• You can legally get a prescription for THC in the US, the trade name is Marinol and assuming that the doctor is willing to go along with it, you can get it without any trouble. Which sort of discards the view that it's about big pharma.

              You're using a drug that was first legally allowed to be sold in 1986 as an example refuting the GPs reasoning behind a law passed in 1937?

              Who's smoking what now..

            • ...

              You can legally get a prescription for THC in the US, the trade name is Marinol and assuming that the doctor is willing to go along with it, you can get it without any trouble. Which sort of discards the view that it's about big pharma.

              ...

              You mean the fact that the only THC preparation legally available is a patented trademarked synthetic form of THC produced only by one Big Pharma company (Abbott Laboratories), and no plant-based preparation is available, discards the view that it is about big pharma?

              Oh man! What have you been smoking?

            • by tsm_sf (545316)

              You can legally get a prescription for THC in the US, the trade name is Marinol and assuming that the doctor is willing to go along with it, you can get it without any trouble.

              The problem with Marinol is that it's usually prescribed for nausea and loss of appetite associated with chemotherapy (cancer, AIDS). It's orally administered. Do you understand why that might be a problem?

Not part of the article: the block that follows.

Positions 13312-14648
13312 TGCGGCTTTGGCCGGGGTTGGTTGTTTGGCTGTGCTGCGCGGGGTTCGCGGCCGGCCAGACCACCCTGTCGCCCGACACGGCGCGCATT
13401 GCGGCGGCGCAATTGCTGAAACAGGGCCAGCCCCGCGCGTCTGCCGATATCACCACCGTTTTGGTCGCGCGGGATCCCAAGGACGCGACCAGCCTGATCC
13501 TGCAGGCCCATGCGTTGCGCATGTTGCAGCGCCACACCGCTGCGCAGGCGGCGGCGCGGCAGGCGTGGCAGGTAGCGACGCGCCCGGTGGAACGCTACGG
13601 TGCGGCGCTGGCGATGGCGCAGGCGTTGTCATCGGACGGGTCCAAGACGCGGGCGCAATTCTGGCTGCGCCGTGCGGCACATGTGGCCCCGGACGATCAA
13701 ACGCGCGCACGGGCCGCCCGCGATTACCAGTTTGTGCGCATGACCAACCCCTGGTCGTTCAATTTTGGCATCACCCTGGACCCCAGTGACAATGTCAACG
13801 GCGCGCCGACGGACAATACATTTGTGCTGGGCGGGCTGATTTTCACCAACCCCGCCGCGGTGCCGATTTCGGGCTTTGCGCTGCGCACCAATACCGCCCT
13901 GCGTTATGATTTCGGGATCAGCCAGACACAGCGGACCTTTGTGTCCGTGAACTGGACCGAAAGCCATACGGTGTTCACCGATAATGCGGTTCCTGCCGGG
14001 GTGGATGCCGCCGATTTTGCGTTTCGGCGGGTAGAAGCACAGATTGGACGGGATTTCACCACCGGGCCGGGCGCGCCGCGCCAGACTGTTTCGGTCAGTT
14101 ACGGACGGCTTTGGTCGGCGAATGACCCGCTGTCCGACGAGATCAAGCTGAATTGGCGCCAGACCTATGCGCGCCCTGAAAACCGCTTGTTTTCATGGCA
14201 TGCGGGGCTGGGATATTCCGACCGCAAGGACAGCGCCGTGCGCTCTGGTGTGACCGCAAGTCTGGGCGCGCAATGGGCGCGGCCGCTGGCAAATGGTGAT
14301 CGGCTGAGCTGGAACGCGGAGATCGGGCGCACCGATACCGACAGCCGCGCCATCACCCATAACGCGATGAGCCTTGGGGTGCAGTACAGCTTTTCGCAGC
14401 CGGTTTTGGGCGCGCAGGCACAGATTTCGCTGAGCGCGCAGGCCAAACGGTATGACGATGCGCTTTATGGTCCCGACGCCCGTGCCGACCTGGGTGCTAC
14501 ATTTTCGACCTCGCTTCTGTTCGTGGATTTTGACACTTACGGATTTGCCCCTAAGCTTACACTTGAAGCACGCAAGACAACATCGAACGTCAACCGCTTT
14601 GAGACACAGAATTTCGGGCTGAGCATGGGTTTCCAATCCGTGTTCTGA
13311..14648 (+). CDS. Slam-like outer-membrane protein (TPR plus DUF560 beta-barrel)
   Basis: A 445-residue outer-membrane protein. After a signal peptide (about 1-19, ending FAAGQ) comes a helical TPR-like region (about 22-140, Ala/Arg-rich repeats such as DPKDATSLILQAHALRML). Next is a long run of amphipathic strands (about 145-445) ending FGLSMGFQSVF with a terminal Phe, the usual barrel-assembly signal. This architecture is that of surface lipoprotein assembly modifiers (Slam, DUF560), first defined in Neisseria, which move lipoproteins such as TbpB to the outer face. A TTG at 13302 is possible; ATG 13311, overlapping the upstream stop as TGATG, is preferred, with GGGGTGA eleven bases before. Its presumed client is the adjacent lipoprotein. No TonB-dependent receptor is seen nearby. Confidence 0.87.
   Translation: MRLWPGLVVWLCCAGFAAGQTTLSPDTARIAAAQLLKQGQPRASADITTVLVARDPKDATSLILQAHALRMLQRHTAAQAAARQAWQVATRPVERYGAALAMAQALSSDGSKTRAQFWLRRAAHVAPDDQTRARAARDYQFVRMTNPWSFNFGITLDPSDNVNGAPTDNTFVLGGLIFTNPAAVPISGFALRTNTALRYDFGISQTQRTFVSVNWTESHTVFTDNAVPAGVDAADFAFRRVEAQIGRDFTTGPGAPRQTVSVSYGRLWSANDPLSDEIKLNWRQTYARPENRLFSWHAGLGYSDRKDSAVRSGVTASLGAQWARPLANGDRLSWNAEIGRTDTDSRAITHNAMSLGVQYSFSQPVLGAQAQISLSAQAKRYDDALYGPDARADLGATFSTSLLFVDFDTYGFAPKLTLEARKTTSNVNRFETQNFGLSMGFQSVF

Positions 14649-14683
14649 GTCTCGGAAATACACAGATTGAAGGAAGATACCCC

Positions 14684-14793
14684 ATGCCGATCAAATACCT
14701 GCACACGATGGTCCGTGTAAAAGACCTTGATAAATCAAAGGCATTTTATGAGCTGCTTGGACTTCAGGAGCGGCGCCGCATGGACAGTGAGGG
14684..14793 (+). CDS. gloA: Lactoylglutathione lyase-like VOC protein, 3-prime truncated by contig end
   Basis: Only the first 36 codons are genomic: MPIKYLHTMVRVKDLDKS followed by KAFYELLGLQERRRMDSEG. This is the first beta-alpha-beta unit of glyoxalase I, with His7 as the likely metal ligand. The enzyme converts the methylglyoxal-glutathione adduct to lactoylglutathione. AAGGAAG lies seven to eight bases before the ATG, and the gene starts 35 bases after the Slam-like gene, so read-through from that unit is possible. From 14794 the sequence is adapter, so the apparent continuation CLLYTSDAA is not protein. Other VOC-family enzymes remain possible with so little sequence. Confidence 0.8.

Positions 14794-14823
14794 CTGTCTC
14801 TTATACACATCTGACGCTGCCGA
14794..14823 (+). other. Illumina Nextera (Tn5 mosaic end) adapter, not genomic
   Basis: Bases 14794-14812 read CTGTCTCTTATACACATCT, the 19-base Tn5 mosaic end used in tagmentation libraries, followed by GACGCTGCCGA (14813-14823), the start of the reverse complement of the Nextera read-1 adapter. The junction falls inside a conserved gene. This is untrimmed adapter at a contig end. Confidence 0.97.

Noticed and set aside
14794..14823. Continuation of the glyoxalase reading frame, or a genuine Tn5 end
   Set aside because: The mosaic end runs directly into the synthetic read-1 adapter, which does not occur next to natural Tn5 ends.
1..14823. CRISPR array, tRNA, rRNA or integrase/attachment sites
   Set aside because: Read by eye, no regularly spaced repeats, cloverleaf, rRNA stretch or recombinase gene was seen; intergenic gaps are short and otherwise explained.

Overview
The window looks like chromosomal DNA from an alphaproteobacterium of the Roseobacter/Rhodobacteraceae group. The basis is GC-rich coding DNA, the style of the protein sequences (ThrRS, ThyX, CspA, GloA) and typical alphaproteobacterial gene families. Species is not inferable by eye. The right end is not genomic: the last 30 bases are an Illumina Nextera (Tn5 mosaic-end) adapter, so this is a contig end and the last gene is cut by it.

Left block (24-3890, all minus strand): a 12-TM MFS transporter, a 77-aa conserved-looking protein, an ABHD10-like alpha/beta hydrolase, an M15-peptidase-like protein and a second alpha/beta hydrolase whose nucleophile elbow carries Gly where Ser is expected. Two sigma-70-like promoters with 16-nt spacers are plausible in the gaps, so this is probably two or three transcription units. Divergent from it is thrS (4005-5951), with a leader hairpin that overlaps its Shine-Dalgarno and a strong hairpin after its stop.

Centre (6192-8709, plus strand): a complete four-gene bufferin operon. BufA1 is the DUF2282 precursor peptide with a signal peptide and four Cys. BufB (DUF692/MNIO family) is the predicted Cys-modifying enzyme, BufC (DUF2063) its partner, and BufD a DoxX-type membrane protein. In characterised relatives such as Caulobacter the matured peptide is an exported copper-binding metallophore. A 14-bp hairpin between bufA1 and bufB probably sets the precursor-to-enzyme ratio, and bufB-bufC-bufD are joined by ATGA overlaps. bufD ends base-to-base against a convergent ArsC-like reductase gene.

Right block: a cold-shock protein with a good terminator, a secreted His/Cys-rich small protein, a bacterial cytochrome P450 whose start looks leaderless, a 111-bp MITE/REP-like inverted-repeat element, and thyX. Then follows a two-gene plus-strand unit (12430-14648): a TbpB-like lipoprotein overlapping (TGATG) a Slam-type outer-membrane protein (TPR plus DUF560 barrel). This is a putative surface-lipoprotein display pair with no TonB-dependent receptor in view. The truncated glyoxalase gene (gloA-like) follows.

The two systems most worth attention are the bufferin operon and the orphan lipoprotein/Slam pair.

You might want to lay off the stuff, I think you've had enough.

              You'd know this if you weren't such a fucking drunk. YOU SEE WHAT I DID THERE?

            • Re: (Score:3, Informative)

              by Anonymous Coward

              It is a common myth that one would be able hide marijuana among hemp plants, but it is an absurd myth to anyone who's read about the issue instead of watching people on TV talk about it. First off, simply comparing the pictures of Cannabis Sativa and Cannabis Indica will show you they don't even look alike. Secondly, hemp grown for fiber is harvested before it ever flowers, as fiber quality will drop if it does. For those grown for seed or oil I am unsure, but the first point stands even if they were har

            • by drinkypoo (153816)

              You might want to lay off the stuff, I think you've had enough. Hemp is banned in the US because it's easy to conceal pot plants next to them